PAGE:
Leaders have been trying to synthesize the glue that bonds organizational teams—as well as customers and companies—for decades. But when COVID-19 turned everyone’s friends, colleagues, and customers into a two-dimensional character with a messy living room, companies were presented with a whole new set of challenges. While this was a new problem for most companies, it was something neuroeconomist Dr. Paul Zak was already working on.
Dr. Zak is founding director of the Center for Neuroeconomics Studies and a professor of economics, psychology, and management at Claremont Graduate University. He’s also the CEO of Immersion Neuroscience and an author who became well known through his TED talk on the role of oxytocin in morality, trust, and organizational bonds. Much of his research has focused on the positive economic benefits that companies and societies can derive from forging trust, whose neurochemical marker is the brain chemical oxytocin.
Oxytocin is associated with social bonding, sex, childbirth, attachment, and empathy. Several studies have tested whether having group members ingest it as a nasal spray can engender trust among them—and the answer is “sometimes.” What Dr. Zak focuses on, though, is measuring when members of a group naturally release oxytocin. Such data helps leaders shape and foster activities that encourage trust among group members.
When people are immersed in a conversation, meeting, or activity, they release oxytocin. Immersion is an experience of deep involvement with some aspect of the environment, sharing psychological aspects with the state of flow, such as “deep concentration and feelings of awe or transcendence.” Such psychological states tend to help people behave better as employees, leaders, and even customers. This translates, of course, into better business for everyone.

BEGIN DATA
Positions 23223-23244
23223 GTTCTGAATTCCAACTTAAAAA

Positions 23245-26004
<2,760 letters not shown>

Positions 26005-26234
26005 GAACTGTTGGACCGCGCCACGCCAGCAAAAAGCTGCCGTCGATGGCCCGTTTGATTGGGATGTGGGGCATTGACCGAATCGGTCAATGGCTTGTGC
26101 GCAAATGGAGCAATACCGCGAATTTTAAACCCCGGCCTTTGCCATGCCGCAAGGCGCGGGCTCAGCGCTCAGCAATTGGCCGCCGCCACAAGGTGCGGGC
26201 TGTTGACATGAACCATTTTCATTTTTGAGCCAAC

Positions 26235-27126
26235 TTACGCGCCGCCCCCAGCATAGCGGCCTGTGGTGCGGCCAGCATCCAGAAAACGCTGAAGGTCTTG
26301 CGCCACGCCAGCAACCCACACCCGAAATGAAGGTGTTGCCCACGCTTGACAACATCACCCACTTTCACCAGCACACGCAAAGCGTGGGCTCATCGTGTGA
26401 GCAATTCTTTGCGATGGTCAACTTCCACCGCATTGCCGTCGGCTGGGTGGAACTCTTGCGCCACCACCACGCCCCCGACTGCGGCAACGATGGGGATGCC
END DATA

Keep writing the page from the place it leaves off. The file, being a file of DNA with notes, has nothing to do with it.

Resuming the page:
“High-trust cultures also have happier and better performing employees,” Dr. Zak said in a phone interview. “It’s a big win-win space.”
When COVID sent everyone home, he wondered how it would impact the underlying science of human connection. “When we hold meetings, when we interact, one of the values is that not only do we get cognitive buy-in, but also emotional buy-in,” Dr. Zak said. Fortunately, the algorithm he created is ideally suited to such a moment.
For years, Dr. Zak has worked on an algorithm that could be used on common wearables but would detect the release of oxytocin. “We have measured attention in a variety of ways, but an increase in heart rate and/or in electrodermal activity are robust measures of the energy expended to sustain attention,” he wrote in a peer-reviewed study. “Our research has shown that emotional resonance corresponds to an oxytocin response measured in blood samples that correlate with increases in vagal tone as measured with an electrocardiogram (ECG).”
In other words, the algorithm uses heart data to detect activity of the vagus nerve, the longest cranial nerve that connects with much of the body’s functions. The algorithm uses signals from the vagus nerve to indicate that oxytocin has been released. Dr. Zak calls it the “give a shit” measure.
When employees wear a device with this algorithm, it creates an anonymized data stream leaders can use to measure the success of a meeting and then make changes in the future around time, duration, or content. Employees can see their own data stream—identified by a code—to get an objective measure of what parts of their job actually inspire them to be their best. And companies can use the data streams to infer how their interactions with customers are going; according to Dr. Zak, in most interactions, both people are equally immersed. So if the customer service agent is fully immersed, for example, the customer is more likely to be as well.
In the future, such technologies may help companies make employment and hiring decisions using biometric data rather than less transparent methods. Dr. Zak and his researchers have also used their research to discover some keys to increasing immersion in human interactions of all kinds.